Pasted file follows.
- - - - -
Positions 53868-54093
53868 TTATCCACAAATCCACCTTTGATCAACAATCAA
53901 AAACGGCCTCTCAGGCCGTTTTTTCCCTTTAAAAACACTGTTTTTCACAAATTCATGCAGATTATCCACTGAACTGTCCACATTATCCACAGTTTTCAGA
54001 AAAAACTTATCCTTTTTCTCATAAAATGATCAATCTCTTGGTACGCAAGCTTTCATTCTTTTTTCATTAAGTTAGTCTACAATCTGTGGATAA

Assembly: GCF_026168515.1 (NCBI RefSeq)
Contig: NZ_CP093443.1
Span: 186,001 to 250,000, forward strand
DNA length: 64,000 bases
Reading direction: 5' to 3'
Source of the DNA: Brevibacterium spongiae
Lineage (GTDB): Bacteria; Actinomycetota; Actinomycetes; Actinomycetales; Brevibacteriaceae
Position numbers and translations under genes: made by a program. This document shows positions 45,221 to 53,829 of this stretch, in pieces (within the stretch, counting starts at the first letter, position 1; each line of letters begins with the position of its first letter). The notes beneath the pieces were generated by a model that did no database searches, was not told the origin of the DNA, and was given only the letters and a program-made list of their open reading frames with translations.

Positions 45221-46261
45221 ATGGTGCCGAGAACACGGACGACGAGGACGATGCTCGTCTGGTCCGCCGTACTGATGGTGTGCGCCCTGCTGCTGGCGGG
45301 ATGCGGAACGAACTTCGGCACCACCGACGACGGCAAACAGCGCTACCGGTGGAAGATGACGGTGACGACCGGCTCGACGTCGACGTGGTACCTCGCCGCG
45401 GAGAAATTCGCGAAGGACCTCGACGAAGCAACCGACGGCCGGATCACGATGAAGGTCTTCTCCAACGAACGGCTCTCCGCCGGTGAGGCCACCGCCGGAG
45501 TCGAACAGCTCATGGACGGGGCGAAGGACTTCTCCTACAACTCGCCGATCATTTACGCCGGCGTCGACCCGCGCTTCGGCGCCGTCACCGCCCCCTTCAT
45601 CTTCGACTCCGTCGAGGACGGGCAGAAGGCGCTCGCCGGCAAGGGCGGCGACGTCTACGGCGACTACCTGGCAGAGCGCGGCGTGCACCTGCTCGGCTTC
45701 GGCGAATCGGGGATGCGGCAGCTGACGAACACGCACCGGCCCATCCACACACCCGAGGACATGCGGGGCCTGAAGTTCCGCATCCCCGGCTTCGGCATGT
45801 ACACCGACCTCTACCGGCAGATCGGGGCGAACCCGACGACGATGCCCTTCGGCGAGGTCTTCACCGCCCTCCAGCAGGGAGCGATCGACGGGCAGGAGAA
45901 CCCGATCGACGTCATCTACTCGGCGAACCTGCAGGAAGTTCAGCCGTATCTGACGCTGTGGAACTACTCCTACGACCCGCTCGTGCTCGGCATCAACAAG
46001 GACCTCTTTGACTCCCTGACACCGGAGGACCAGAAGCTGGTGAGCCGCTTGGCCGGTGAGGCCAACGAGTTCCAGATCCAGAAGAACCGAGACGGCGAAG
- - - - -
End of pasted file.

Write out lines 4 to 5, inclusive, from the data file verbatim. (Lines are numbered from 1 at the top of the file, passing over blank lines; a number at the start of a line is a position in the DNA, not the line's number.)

54001 AAAAACTTATCCTTTTTCTCATAAAATGATCAATCTCTTGGTACGCAAGCTTTCATTCTTTTTTCATTAAGTTAGTCTACAATCTGTGGATAA

Assembly: GCF_026168515.1 (NCBI RefSeq)